Presentation on theme: "Applied Floor Finishes pages 231-245 “Interior Construction and Detailing Thin materials applied as a single layer include: carpet: wool, nylon, acrylic,"— Presentation transcript:
Applied Floor Finishes pages 231-245 “Interior Construction and Detailing Thin materials applied as a single layer include: carpet: wool, nylon, acrylic, polyester, olefin resilient tile: vinyl, rubber, cork resilient sheet flooring: vinyl sheet, rubber sheet, linoleum Finishes applied to floor surfaces: stain urethane varnish paint
Concrete floor stain colors and hardwood floor with a urethane finish.
Carpet: used in three different forms: sheet carpet, carpet tiles, and rugs. Sheet carpet: commonly manufactured in 12’ wide rolls. Carpet tiles are individual squares of carpet, typically 24”x24”, 18”x18”, and 12”x12”. Rugs are soft floor coverings laid on the floor but not attached to it.
Sheet carpet Fiber Performance in Carpet Nylon (filament)Nylon (staple)Olefin (filament)Polyester (staple)Wool (staple) Fiber StrengthExcellentExcellentExcellentExcellentGood Appearance RetentionExcellentExcellentFairFairExcellent Stain Resistant*Very GoodVery GoodExcellentVery GoodVery Good Soil Resistant**Very GoodVery GoodFairGoodVery Good CleaningVery GoodVery GoodVery GoodGoodVery Good Available ColorsExcellentExcellentFairVery GoodFair Pilling & FuzzingExcellentFairVery GoodFairFair Resistance to CleanersVery GoodVery GoodExcellentVery GoodGood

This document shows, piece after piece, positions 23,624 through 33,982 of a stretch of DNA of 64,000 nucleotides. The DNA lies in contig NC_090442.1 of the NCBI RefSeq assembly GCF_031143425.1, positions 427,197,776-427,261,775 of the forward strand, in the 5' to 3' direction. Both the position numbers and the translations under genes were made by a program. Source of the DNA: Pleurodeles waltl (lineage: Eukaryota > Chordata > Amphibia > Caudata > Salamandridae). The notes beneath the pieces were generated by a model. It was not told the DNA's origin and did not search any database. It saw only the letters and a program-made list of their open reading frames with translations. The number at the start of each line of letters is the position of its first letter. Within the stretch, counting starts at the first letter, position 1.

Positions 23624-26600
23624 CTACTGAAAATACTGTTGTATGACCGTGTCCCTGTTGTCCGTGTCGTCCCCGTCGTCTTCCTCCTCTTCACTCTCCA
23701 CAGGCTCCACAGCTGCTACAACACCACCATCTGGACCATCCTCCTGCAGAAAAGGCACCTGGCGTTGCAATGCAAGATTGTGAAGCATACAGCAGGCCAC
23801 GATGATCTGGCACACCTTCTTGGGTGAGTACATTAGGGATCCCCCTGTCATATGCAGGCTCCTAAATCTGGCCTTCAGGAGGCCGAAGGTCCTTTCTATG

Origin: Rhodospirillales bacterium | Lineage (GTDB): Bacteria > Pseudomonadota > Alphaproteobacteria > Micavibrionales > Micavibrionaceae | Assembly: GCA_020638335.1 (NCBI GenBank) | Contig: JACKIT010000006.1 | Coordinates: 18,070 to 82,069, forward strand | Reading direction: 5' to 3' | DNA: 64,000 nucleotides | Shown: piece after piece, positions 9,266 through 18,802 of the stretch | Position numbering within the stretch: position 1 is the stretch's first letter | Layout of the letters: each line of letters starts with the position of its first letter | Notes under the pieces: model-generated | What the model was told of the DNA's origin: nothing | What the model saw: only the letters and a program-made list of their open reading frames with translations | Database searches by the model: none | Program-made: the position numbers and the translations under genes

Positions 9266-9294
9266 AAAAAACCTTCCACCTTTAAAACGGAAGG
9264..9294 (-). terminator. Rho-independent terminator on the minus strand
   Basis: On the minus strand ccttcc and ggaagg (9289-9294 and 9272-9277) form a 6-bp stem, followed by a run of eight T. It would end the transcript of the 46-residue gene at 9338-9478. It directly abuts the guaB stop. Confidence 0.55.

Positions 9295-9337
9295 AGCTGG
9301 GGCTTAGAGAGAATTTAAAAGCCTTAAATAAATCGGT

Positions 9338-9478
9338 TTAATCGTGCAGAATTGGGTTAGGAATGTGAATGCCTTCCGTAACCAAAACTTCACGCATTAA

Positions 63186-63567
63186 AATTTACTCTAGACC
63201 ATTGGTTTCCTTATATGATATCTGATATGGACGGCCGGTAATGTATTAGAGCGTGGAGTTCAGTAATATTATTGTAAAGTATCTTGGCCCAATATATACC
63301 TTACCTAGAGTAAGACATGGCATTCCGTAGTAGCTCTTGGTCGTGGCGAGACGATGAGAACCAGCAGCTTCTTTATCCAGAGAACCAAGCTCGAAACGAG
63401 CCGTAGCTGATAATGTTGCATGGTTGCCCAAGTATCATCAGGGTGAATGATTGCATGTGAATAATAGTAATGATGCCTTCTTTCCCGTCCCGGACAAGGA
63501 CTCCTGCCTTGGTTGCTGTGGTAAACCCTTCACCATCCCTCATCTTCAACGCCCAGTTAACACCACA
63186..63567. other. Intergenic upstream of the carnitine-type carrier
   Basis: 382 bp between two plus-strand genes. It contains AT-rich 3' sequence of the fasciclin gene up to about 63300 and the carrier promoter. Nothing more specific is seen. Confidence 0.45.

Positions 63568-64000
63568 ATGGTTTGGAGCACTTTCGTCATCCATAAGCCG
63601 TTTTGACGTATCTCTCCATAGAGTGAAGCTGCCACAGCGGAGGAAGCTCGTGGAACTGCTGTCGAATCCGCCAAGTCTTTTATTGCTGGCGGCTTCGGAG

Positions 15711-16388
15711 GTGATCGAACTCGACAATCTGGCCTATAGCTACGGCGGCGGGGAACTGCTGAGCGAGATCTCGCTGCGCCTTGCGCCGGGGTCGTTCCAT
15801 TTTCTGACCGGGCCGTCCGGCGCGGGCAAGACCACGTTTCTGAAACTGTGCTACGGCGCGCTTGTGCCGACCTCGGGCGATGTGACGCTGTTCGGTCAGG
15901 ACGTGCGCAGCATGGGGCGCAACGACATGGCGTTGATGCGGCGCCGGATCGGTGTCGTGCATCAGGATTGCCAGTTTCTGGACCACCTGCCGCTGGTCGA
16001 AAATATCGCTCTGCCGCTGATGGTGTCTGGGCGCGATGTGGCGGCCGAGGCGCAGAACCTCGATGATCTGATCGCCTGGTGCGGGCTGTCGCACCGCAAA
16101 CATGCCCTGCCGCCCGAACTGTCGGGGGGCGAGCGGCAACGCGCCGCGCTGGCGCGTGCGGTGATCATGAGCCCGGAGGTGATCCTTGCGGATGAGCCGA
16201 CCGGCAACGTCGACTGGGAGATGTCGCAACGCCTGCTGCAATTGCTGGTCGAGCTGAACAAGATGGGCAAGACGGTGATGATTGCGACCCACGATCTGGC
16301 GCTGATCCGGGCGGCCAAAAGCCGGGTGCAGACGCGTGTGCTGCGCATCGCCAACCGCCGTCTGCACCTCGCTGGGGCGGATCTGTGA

The following text is taken from: http://www.madehow.com/Volume-2/Carpet.html Carpet is a textile floor covering that is distinguished from the more general term "rug" by being fixed to the floor surface and extending wall to wall. The first carpets of note were woven by nomads. The thick carpets were easy to transport and were placed over the sand floor of tent dwellings. Early looms were similarly easy to transport. The first carpet factory in the U.S. was built by William Sprague in Philadelphia in 1791. His looms, based on English inventions, could make 27-inch (69-cm) runners that could be sewn together to make larger carpets. By 1800, 6-8 yards (7-9 m) of carpet could be made in a day.
Erastus Bigelow built a mill in 1825 in Clinton, Massachusetts, and invented the power loom in 1839, which doubled carpet production. He also invented the first broadloom in 1877. Power looms improved over the years; soon one loom could make 75 yards (82 m) of high quality carpet a day. Carpet production changed dramatically at the beginning of the 20th century, beginning inauspiciously with a burst of tufted bedspread production in Dalton, Georgia, led by young entrepreneur Catherine Evans Whitener. Tufting is the process of punching yarn into a ground fabric to create many uncut loops at a very fast pace. Tufted bed- spread factories dominated the Dalton area by World War II, and they soon began producing tufted rugs as well.
Today, carpet makes up 72% of all flooring, with tufted carpet being 91.5% of production, and the city of Dalton is responsible for over 70% of the world's production of carpet.
Carpet consists of dyed pile yarns; a primary backing in which the yarns are sewn; a secondary backing that adds strength to the carpet; adhesive that binds the primary and secondary backings; and, in most cases, a cushion laid underneath the carpet to give it a softer, more luxurious feel. Ninety-seven percent of pile yarns today are made up of synthetic polymers; the rest of the yarns are wool and comprise the more expensive, woven carpet. Synthetics are plastics such as nylon (which is in 66% of all carpet), acrylics (15%), polyester (less than 15%), and polypropylene (less than 5%). These pile yarns are dyed using a variety of organic chemical compounds, or occasionally, organometallic complexes.